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How to work with Speed, Density and Pressure

open mouthed crocodile

Speed, density and pressure are  compound measures – and you learn all about them in Maths lessons. But did you know that the fastest land animal on Earth is the cheetah. It reaches speeds of up to 75 miles per hour! Fast enough to get a speeding ticket! The Peregrine Falcon is the fastest bird, diving at speeds up to 424 miles per hour. Similarly, in the sea, the Black Marlin is the fastest -it swims at speeds of up to 80 miles per hour!

The Dracula ant can snap its mandibles at up to 90 metres a second. In other words it can go from 0 to 200 miles per hour when it snaps them, around 5,000 times faster than humans blink. They use this to attack and kill their prey. In addition it is the fastest recorded animal movement in the animal kingdom.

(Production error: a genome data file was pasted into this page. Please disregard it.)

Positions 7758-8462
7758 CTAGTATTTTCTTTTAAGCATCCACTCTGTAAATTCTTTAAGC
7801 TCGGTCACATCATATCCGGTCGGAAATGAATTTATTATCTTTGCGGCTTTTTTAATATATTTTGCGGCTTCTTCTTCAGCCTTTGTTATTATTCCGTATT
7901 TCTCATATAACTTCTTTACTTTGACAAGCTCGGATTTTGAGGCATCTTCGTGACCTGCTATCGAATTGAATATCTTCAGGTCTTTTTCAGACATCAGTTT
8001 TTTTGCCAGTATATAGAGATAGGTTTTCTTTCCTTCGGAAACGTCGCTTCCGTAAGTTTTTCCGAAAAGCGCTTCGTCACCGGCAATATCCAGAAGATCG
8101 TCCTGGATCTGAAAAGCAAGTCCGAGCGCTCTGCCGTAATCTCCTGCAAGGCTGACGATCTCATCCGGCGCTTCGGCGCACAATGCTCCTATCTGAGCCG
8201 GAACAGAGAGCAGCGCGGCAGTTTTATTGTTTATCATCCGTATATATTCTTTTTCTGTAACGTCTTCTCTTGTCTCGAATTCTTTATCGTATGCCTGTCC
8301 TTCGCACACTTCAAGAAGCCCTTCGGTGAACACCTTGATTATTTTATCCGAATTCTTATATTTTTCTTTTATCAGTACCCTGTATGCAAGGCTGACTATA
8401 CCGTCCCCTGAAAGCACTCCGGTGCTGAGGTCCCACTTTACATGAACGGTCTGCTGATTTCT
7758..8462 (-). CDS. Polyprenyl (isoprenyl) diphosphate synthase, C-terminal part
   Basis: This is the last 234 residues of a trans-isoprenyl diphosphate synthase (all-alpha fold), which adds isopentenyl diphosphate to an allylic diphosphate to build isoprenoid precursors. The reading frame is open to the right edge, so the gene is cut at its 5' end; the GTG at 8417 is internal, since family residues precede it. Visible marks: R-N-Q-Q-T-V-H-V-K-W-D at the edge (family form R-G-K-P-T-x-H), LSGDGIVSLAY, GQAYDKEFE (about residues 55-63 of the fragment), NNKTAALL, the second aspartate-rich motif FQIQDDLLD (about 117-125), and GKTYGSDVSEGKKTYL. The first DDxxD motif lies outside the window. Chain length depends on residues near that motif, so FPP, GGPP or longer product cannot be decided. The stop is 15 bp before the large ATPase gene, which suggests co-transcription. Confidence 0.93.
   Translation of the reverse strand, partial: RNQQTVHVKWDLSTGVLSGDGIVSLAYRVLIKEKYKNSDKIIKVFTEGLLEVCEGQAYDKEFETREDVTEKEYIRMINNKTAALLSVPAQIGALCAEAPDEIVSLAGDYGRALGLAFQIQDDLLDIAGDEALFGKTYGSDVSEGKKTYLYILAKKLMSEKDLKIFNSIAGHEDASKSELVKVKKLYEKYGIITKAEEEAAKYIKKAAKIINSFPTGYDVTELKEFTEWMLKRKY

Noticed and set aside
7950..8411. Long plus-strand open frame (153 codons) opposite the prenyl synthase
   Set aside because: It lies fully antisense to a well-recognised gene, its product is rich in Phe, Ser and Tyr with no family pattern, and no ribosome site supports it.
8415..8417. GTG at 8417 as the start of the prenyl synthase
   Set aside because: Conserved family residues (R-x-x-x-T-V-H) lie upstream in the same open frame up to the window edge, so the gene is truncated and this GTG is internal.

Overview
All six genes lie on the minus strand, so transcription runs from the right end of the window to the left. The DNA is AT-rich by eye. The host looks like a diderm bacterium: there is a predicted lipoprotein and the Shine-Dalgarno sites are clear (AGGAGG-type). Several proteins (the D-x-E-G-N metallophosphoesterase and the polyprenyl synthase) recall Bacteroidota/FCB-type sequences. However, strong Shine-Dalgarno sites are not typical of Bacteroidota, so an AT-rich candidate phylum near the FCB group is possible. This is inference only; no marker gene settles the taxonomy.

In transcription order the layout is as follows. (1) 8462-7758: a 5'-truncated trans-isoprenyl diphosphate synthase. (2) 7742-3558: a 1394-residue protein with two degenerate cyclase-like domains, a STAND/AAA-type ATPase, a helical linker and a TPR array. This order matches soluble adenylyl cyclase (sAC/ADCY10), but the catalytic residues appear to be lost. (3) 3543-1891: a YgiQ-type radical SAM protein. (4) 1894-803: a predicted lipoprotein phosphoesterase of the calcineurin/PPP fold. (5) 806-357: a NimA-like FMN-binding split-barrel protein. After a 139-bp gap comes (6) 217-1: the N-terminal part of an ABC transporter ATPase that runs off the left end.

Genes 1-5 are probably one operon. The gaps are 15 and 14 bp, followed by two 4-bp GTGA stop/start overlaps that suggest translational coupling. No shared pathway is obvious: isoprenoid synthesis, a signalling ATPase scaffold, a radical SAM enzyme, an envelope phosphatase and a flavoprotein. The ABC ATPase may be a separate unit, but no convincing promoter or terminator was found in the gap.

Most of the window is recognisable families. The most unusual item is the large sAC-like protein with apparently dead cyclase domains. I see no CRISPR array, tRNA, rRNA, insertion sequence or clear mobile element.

A human’s jaw produces 100 pounds of pressure per square inch. This sounds like a lot, but compare it to the Nile crocodile. The crocodile’s jaws can produce 5,000 pounds of pressure per square inch. This is the strongest bite of any animal in the world, and 10 times more powerful than a great white shark. You would not want to get caught in a crocodile’s mouth!

GCSE Maths students – you need to be able to work with compound measures, like pressure. Our new guide, “How to work with Speed, Density and Pressure” can help. It includes the formula for each, and explains how to use them. Included, as always are questions to try, and answers to check your understanding.

To see the guide, click on the picture below.



Come back and check our blog page for more resources to help you improve your understanding of different topics in various subjects.  New Maths and Science guides will be coming soon.

If you found this useful and think you would benefit from some additional help, please contact us.


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